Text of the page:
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Gauging the Impact of 200 Store Closures

Commercial Property Executive

Walgreens announced it would shutter hundreds of drugstores across the U.S. to curb costs. Experts on the net lease market weighed in on what the pharmacy giant’s move could mean for landlords.

Drugstore giant Walgreens Boots Alliance Inc. said in a regulatory filing this week that it plans to close roughly 200 Walgreens stores in the U.S., representing less than 3 percent of the brand’s nationwide footprint. The announcement follows the firm’s confirmation in June that it would shutter 200 of its Boots outlets in the U.K.

The news of the cost-cutting move triggered a fresh round of commentary about the apparent struggles of the retail sector in the U.S. and was quickly followed by the revelation that Yum! Brands, the parent company of Pizza Hut, planned to close about 500 of its underperforming restaurants across the country. But real estate experts that spoke with Commercial Property Executive were far from shaken by the information.

“I think the 200 is fairly insignificant in the grand scheme of things,” said John Feeney, senior vice president at boutique real estate investment firm The Boulder Group. “Who it is significant for is the owners of those locations, people who bought these deals as net-lease properties, and now they’re going to be in a position where they have to either backfill or reposition the asset.”

Walgreens completed the acquisition of 1,932 stores from Rite Aid for nearly $4.2 billion in March of last year, announcing at the same time that it would close about 600 U.S. stores and related assets over an 18-month period. The newly disclosed trimming of its real estate portfolio could be an aftershock of that mega-deal, as the company looks to close underperforming locations or stores with significant overlap, Feeney suggested.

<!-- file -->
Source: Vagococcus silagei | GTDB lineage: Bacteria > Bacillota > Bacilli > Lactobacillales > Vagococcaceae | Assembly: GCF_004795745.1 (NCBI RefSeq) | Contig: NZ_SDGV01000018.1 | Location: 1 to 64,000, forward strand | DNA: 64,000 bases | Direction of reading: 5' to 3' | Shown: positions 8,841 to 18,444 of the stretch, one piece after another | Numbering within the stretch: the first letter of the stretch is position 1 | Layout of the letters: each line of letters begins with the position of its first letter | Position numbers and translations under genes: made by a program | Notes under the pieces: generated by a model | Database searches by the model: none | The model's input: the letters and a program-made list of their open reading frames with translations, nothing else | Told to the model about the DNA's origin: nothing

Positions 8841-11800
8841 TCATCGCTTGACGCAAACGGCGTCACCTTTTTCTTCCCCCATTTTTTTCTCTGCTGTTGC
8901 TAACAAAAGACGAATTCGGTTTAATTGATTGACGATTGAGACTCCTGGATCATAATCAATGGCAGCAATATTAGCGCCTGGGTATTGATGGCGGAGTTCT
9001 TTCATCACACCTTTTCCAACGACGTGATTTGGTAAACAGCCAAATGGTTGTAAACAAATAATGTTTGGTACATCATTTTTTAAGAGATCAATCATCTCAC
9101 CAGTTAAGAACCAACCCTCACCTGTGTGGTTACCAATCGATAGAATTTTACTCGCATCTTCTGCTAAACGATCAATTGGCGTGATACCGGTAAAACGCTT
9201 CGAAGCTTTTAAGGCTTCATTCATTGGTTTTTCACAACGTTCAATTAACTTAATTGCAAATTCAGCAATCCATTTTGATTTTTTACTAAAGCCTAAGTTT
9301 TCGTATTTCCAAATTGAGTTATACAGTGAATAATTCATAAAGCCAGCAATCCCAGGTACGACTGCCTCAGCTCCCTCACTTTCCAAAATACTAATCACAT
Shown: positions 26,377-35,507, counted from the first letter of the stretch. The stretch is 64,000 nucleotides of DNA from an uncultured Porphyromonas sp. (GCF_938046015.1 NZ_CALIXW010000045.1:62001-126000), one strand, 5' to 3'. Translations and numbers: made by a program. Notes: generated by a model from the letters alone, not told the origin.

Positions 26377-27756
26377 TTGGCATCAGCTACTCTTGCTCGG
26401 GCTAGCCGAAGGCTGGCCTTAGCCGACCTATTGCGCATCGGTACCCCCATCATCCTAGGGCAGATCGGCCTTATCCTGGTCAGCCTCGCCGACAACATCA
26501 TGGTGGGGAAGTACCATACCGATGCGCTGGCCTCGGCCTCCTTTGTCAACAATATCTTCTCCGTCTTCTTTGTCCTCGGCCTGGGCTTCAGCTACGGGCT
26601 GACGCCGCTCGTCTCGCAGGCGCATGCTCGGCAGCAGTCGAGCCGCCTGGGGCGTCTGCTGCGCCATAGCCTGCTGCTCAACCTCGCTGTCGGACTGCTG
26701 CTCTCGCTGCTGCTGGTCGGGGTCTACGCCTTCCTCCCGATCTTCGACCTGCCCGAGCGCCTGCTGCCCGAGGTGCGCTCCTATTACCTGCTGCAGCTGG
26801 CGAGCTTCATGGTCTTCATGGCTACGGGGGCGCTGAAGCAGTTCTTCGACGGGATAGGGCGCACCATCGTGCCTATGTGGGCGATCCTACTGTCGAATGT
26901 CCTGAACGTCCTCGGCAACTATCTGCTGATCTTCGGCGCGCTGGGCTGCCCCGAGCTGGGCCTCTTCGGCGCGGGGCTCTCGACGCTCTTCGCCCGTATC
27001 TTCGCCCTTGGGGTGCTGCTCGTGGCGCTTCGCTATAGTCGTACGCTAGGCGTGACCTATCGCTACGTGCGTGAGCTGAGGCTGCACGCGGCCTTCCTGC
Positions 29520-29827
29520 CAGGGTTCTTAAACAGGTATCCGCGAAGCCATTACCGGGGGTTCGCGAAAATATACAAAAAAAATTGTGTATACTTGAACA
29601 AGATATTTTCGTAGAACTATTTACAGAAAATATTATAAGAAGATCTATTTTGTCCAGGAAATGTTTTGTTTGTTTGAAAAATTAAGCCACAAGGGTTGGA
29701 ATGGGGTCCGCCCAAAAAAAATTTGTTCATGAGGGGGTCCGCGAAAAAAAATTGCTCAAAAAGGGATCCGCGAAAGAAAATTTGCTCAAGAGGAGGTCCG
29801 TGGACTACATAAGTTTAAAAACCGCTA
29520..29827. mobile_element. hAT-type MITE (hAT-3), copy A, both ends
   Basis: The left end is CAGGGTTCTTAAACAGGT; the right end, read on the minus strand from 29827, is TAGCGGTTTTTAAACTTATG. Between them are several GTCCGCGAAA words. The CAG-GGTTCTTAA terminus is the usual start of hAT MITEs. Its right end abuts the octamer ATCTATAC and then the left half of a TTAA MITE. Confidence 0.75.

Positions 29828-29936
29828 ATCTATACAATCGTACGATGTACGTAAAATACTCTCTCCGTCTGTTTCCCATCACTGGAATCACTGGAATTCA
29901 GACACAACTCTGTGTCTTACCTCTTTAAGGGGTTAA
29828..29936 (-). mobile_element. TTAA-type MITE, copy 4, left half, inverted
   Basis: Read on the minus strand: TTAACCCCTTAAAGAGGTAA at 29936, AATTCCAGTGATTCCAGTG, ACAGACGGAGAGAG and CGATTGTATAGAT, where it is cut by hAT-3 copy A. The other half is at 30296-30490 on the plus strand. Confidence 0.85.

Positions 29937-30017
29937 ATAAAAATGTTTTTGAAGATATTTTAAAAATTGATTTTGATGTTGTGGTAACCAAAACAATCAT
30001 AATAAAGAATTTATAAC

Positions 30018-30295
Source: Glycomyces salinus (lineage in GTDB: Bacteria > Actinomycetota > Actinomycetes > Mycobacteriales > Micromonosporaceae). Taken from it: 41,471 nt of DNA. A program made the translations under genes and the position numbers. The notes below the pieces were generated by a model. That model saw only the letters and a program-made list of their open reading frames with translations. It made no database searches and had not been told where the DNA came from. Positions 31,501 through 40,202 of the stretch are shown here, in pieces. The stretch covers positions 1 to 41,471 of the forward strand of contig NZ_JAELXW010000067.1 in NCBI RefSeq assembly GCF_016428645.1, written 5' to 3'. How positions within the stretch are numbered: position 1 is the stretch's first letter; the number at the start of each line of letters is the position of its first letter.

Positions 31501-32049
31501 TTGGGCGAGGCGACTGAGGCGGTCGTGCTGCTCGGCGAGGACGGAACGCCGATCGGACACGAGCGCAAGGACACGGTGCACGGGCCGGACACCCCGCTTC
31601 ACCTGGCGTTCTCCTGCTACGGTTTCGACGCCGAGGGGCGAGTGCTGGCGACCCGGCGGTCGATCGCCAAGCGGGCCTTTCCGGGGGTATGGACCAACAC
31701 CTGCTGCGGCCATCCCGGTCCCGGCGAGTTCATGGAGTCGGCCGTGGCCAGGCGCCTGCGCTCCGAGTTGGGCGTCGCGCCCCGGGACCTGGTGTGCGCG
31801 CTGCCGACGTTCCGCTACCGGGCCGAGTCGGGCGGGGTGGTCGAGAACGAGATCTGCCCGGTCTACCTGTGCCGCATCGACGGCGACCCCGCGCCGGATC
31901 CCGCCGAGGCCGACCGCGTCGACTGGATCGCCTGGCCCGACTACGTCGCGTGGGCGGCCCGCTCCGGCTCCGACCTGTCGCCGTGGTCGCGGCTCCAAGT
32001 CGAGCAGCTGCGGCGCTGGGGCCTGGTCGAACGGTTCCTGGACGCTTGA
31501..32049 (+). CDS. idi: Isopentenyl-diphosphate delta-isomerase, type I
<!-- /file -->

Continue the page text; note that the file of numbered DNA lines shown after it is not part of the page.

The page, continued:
REPURPOSING A DRUGSTORE SITE

“Because Walgreens typically picks really good real estate on a fairly large pad, I can guarantee you that for some of those locations, there’s most likely a higher and better use than a Walgreens.” – Jonathan Hipp

“Overall it probably makes good business sense at some point to close locations that are not as profitable as others, or in markets where you don’t want to grow and add new stores,” noted Jonathan Hipp, president & CEO of Calkain Cos., a commercial real estate firm specializing in the net lease market. “It is unfortunate if you’re one of the landlords of those stores. But Walgreens will pay the rent through the primary lease term.”

Hipp told Commercial Property Executive that some landlords will likely try to buy Walgreens out of its leases in certain locations, with the intention of knocking down or remodeling the stores. “Because Walgreens typically picks really good real estate on a fairly large pad, I can guarantee you that for some of those locations, there’s most likely a higher and better use than a Walgreens,” he noted.

Examples of new uses for a former Walgreens parcel could include a Chik-fil-A outlet with a drive-through. “Chick-fil-A is selling in the [4 percent cap rate] range, whereas currently Walgreens and CVS—depending on the market and the lease term and all that—are in the mid to high fives to sixes,” Hipp added.

IT’S THE REAL ESTATE, STUPID

Landlords who played their cards right shouldn’t have much to worry about, according to David Sobelman, founder & CEO of publicly traded REIT Generation Income Properties Inc. “Philosophically, I think a lot of people forget the real estate underwriting component of a triple net lease property,” he noted. “They put a lot of emphasis on the credit of the tenant or the duration of the lease or whatever. This is a good reminder for everyone that you’re still buying real estate.”

Sobelman added that “Walgreens specifically picks some of the best real estate in any area of the country—for the most part, corner locations, usually with tremendous access and visibility. The reusability of those locations is really good.”

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Amanda WillisGauging the Impact of 200 Store Closures

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